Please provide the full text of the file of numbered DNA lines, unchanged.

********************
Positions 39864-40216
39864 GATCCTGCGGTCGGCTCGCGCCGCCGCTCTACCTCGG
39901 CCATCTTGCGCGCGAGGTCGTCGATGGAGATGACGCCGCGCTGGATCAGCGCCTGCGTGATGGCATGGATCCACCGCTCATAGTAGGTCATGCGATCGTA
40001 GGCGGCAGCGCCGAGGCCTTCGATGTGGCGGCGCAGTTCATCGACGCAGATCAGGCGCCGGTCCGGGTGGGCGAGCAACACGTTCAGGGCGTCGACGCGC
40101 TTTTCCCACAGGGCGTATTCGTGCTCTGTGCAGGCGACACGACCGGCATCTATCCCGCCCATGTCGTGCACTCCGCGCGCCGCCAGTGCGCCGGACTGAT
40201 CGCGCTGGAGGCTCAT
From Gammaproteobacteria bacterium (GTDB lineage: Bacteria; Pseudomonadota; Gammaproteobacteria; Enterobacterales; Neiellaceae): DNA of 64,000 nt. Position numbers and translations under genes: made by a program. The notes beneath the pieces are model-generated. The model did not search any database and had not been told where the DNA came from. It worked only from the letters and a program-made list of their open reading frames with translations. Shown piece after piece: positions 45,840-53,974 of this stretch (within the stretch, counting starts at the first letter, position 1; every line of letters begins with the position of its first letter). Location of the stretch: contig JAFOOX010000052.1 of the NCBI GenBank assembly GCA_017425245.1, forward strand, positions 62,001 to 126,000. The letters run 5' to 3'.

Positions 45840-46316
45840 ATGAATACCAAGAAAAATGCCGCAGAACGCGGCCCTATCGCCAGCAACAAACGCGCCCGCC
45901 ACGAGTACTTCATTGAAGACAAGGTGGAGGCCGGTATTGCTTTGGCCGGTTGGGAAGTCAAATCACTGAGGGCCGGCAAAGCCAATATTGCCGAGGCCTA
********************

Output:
Positions 39864-40216
39864 GATCCTGCGGTCGGCTCGCGCCGCCGCTCTACCTCGG
39901 CCATCTTGCGCGCGAGGTCGTCGATGGAGATGACGCCGCGCTGGATCAGCGCCTGCGTGATGGCATGGATCCACCGCTCATAGTAGGTCATGCGATCGTA
40001 GGCGGCAGCGCCGAGGCCTTCGATGTGGCGGCGCAGTTCATCGACGCAGATCAGGCGCCGGTCCGGGTGGGCGAGCAACACGTTCAGGGCGTCGACGCGC
40101 TTTTCCCACAGGGCGTATTCGTGCTCTGTGCAGGCGACACGACCGGCATCTATCCCGCCCATGTCGTGCACTCCGCGCGCCGCCAGTGCGCCGGACTGAT
40201 CGCGCTGGAGGCTCAT
From Gammaproteobacteria bacterium (GTDB lineage: Bacteria; Pseudomonadota; Gammaproteobacteria; Enterobacterales; Neiellaceae): DNA of 64,000 nt. Position numbers and translations under genes: made by a program. The notes beneath the pieces are model-generated. The model did not search any database and had not been told where the DNA came from. It worked only from the letters and a program-made list of their open reading frames with translations. Shown piece after piece: positions 45,840-53,974 of this stretch (within the stretch, counting starts at the first letter, position 1; every line of letters begins with the position of its first letter). Location of the stretch: contig JAFOOX010000052.1 of the NCBI GenBank assembly GCA_017425245.1, forward strand, positions 62,001 to 126,000. The letters run 5' to 3'.

Positions 45840-46316
45840 ATGAATACCAAGAAAAATGCCGCAGAACGCGGCCCTATCGCCAGCAACAAACGCGCCCGCC
45901 ACGAGTACTTCATTGAAGACAAGGTGGAGGCCGGTATTGCTTTGGCCGGTTGGGAAGTCAAATCACTGAGGGCCGGCAAAGCCAATATTGCCGAGGCCTA